Optimizing Early Stage Iteration with Atomic Design

December 30, 2020

mPwr is a Boston based startup that aims to connect Gym Owners with Personal Trainers that are looking to rent space for them and their clients.

I was brought on board, along with two other designers, to help create consistency across their designs as well as working out the kinks in the experience for Gym Owners.

My responsibilities included:

A System Designed for Iteration

The two sets of wireframes from the previous designers were very different visually.  We created a basic design system to keep our resources consistent across wireframes.

Since we were building our component library from the ground up, I designed the system to be Atomic. This allowed us to design, edit and organize components as we built them. Fortunately for us, Figma's Variant system was released right as we began the project.

Once we finished a base set of Atomic Components, creating the consistency we needed across wireframes became simple.

As I was only working on this project for a few weeks, I created a document for future mPwr designers to reference when using the system for the first time. Instead of explaining it further, you can take a look at my Design Handoff document

Check out the mPwr Design Handoff Document Here

Gym Owners

After setting up the Design System, we unified the designs of the wireframes and created prototypes for testing.

Great Rate Mate

Originally, Gym Owners would set a Percentage of Revenue that they would take from the Personal Trainers session at their gym (Plus a flat fee). If a Trainer made $100 in a session and the Gym Owner takes 30%, they split that money $70 to the trainer, $30 to the Gym.

Both Gym Owners and Trainers that we spoke to were firmly against that payment scheme. Our conversations showed that an Hourly rate per Trainee would be the best for both parties.

Owners didn’t want Trainers to charge higher prices behind their back to pocket some extra cash and Trainers found it much easier to price by the Trainee.

“I’ve done Revenue Share with one Trainer and it’s because he’s been here for 15 years, everyone else goes by the hour."

“Trainers are able to go around owners by charging Trainees  a different rate than they tell us”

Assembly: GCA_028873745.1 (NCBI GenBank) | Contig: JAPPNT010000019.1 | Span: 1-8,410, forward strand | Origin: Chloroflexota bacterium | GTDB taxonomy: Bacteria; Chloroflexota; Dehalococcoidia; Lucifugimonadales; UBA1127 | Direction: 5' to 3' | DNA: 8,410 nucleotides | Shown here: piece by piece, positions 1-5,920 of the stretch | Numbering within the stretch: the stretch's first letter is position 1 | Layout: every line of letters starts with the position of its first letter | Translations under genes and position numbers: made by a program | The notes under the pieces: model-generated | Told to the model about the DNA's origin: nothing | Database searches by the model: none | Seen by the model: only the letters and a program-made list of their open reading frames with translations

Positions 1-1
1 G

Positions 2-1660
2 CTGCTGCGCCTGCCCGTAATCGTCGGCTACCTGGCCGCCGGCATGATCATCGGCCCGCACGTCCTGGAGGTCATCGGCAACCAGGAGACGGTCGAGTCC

The changes in this flow are reflected here:

Gym Owners can set different rates that will be applied to their Gym's available hours.

Owners then set available hours and apply rental rates set in the previous screen.

The conversations with Gym Owners allowed us to trim off some fat from the profile creation process. I wanted to make sure we had enough info to draw in Trainers, without requiring owners to answer too many questions.

Make 'em Pay!

The change to Paying per Trainee per Hour forced us to change the overall payment flow.

To keep user accountable, we have Trainers and Trainees put up their money while Gym Owners put up their time. Once the training session is completed, money is paid out to each party.

What originally looked like this:

Now looks like this:

Closing Thoughts

I found myself deeply interested in the Design System side of this project. I’ve never considered myself an organized person. Creating a solution for order in their wireframes however, felt more natural than other organizational methods I’ve used.

The creation of the system allowed the team to communicate our ideas with the Founders in a much clearer way.  We found that UX Concepts could be difficult to explain to them. Having an organized system to present those concepts with their app as the example made it much easier.

I see a bright future for mPwr. Test participants across the board were excited with the idea. Especially during COVID, more and more people are aiming to workout in smaller private groups.